A “Getting Started” Guide for Digital Health Founders

1. Clinical Staffing

The limited supply of clinical staff has been well documented throughout the pandemic. But for digital health companies, the problem is often more complex than simply meeting demand — coordinating a diverse team that meets a population’s needs across geographies is a dynamic and complex challenge even for scaled care teams. We’ve seen a few approaches: while many opt to hire a portion of their clinicians full-time to handle the majority of patient volume while utilizing contractors to dynamically manage excess volume, others have fully relied on contractors or scaled their own in-house care teams. Here are some solution providers in the space:

2. Provider Management, Licensing & Credentialing

As more and more digital health businesses deploy a reimbursement model, the payor credentialing process can often be a massive hurdle for scaling businesses. Ensuring clinicians are licensed across states and in-network at payors can take months, leaving clinician capacity unutilized or delaying expansion into new states entirely. Several startups have jumped in to alleviate this pain point with SaaS solutions:

3. Modern EHR

While many builders at the earliest stages tend to run pilots on a frankenstein of Google spreadsheets and airtables, many care delivery businesses quickly reach a point where an EHR vendor is necessary. Fortunately, today’s founders don’t have to build their own from scratch. There are several options:

4. Patient Experience

Designing the front-end of your patient experience is daunting, particularly at the earliest stage. Several businesses have built low-code / no-code solutions with API-functionality to scale alongside your business. Notably, these patient experience tools often include EMR-lite capabilities and also offer integrations into other EMRs. See examples below:

5. Payor Billing

Moving beyond a cash-pay model is often table stakes for today’s digital health businesses. Yet handling the piles of paperwork and red tape associated with payor billing is almost never a core competency of early-stage businesses. Several tech-forward businesses have emerged in the space which are distinct from bundled EMR offerings:

6. Patient CRM & Communications

Maintaining a central record of a patient is critical for continuity of care, particularly as care models become increasingly complex. We see some digital health builders build this in-house while others utilize well-known horizontal solutions for healthcare-specific use cases. While CRM solutions focus on enabling continuity of care for virtual and hybrid models, these offerings also have EMR-lite capabilities. See examples below:

7. Pharmacy Fulfillment

As a virtual or hybrid care delivery model, many will extend to prescribing and fulfilling drug prescriptions. A founder’s vision of a great patient journey likely doesn’t include the hassle of going to a brick-and-mortar pharmacy but most early-stage startups do not have the resources to build a script fulfillment service.

8. In-Home Care Enablement

As in-home care models have gained more traction, a suite of white-labeled on-demand services for in-home care enablement has come to market (longer discussion on this trend here). Founders today can partner with solutions that enable lab-testing and remote patient monitoring.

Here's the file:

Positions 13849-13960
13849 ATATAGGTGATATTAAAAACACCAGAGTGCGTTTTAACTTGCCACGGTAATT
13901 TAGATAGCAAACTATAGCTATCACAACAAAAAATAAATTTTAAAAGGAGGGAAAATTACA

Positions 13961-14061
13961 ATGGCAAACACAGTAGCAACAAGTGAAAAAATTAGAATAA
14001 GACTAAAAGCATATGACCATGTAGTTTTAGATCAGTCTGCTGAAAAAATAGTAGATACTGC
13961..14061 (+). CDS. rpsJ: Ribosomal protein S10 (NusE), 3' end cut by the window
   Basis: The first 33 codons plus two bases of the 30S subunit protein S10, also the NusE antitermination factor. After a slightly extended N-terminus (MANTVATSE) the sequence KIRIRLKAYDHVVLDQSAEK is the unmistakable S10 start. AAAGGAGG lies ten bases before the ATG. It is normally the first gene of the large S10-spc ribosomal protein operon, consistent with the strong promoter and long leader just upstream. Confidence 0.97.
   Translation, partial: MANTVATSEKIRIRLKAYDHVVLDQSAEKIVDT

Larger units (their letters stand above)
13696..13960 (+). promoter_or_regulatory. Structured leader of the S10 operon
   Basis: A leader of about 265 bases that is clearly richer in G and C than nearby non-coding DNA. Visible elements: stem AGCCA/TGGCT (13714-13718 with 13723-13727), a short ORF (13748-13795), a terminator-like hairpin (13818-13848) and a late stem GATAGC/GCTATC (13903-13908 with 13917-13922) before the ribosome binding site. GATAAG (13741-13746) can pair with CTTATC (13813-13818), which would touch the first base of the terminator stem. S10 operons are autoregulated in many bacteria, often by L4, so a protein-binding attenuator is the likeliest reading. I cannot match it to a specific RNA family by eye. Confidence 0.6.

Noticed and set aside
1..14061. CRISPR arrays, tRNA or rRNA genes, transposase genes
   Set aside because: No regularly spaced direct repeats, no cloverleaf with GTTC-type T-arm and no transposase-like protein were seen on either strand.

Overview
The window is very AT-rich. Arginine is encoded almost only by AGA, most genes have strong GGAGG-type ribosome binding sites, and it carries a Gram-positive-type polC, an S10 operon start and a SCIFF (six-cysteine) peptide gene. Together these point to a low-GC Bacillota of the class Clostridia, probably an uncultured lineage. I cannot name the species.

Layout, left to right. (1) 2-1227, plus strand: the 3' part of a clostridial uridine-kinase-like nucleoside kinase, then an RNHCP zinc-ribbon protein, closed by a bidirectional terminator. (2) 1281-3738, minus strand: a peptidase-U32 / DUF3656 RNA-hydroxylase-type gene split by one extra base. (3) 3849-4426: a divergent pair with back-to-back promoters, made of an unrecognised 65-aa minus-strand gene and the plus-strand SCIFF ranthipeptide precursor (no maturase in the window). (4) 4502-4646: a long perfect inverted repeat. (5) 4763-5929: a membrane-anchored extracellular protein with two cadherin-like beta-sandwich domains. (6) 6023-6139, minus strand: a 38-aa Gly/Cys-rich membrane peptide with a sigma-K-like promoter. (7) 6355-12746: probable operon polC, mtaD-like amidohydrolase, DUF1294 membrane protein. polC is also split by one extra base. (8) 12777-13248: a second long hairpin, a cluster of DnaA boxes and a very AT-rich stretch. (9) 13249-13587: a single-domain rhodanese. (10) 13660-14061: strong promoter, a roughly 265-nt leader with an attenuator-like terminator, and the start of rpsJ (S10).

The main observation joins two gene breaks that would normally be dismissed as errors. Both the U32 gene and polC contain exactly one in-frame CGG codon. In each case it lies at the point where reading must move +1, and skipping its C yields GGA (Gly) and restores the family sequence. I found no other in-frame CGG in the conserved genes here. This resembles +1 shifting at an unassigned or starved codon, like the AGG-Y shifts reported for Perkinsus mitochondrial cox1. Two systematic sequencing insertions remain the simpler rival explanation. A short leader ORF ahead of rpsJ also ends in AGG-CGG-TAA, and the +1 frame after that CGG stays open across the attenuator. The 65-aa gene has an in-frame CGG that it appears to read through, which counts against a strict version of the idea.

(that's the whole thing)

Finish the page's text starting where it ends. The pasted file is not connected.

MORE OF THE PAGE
9. Patient Data Access

Though admittedly a larger and more nebulous category, digital health builders who seek medical or payor data can now consider several potential vendors. Companies like Flexpa are utilizing recent changes in interoperability rules to develop a federated identity layer for patients, while others like Ribbon and Redox provide easier access to provider network data. These solutions unlock previously siloed data and connect user experiences in ways that we have come to expect in other sectors but has been difficult in digital health. Examples below:

10. API Integration Management / Data Normalization

With the influx of API-first solutions in digital health, managing integrations and normalizing data flowing across the tech stack is difficult for early and growth stage businesses alike. Companies like Morf are focused on integration management to free up developer hours from establishing and maintaining the ever-increasing number of digital health integrations. Gaze Health provides a platform to help normalize data and analyze it in an effort to improve care delivery. Other businesses have gone even deeper into the stack, such as Develop Health, which provides a full backend for folks to build on top of (like a firebase for digital health).

11. HIPAA / SOC-2 Compliance

We believe building a consumer-friendly experience in digital health relies on a foundation of trust. While we always recommend builders consult with a lawyer and consider all compliance-related risks, there have been several businesses that now assist with the HIPAA and SOC-2 compliance:



Get the Medium app

A button that says 'Download on the App Store', and if clicked it will lead you to the iOS App store
A button that says 'Get it on, Google Play', and if clicked it will lead you to the Google Play store



A seed-to-growth venture capital firm that partners with exceptional entrepreneurs to build the world’s most transformative companies.